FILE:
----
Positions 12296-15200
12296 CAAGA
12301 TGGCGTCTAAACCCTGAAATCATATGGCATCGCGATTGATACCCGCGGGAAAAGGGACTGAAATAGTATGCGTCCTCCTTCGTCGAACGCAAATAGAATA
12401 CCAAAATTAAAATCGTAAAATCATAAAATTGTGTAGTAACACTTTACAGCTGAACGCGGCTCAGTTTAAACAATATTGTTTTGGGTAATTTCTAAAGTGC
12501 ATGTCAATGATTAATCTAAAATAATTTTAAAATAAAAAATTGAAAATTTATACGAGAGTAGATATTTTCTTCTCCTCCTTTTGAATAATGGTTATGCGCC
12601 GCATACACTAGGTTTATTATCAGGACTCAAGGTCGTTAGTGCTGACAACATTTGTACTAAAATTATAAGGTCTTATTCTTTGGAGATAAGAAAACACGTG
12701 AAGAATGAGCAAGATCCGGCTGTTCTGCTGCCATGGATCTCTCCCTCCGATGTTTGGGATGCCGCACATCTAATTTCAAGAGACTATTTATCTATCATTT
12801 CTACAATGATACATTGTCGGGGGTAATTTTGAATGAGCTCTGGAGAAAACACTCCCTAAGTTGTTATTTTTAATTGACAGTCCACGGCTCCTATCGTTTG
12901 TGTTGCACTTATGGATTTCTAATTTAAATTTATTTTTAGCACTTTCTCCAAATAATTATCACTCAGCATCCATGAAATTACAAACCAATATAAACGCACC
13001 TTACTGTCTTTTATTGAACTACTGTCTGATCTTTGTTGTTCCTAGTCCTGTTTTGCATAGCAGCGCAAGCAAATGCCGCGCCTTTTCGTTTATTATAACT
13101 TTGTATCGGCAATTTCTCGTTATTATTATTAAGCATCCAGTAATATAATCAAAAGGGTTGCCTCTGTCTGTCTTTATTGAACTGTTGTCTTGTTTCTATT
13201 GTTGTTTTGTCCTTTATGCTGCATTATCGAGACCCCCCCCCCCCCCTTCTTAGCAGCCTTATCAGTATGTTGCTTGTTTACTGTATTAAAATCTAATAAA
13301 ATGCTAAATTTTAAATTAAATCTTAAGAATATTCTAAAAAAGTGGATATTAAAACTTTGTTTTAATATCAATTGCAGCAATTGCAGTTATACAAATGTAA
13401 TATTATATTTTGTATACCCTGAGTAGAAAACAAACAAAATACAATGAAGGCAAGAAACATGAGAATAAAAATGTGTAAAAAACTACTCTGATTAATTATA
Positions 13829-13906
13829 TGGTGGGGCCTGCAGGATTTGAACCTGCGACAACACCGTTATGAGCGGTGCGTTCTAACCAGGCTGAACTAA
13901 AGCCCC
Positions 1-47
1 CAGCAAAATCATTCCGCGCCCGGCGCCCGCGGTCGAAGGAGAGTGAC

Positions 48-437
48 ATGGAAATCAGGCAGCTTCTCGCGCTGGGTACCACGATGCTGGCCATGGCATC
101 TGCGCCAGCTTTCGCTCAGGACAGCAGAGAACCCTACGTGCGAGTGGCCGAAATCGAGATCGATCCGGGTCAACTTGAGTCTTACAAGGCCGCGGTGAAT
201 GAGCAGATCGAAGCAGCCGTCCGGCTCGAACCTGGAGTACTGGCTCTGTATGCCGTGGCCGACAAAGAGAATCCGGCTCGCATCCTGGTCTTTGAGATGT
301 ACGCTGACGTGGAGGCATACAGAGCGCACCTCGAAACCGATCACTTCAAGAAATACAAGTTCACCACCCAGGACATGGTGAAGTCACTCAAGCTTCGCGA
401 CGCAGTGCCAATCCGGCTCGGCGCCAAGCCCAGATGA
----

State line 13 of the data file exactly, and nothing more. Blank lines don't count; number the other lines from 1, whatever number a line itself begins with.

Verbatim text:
13301 ATGCTAAATTTTAAATTAAATCTTAAGAATATTCTAAAAAAGTGGATATTAAAACTTTGTTTTAATATCAATTGCAGCAATTGCAGTTATACAAATGTAA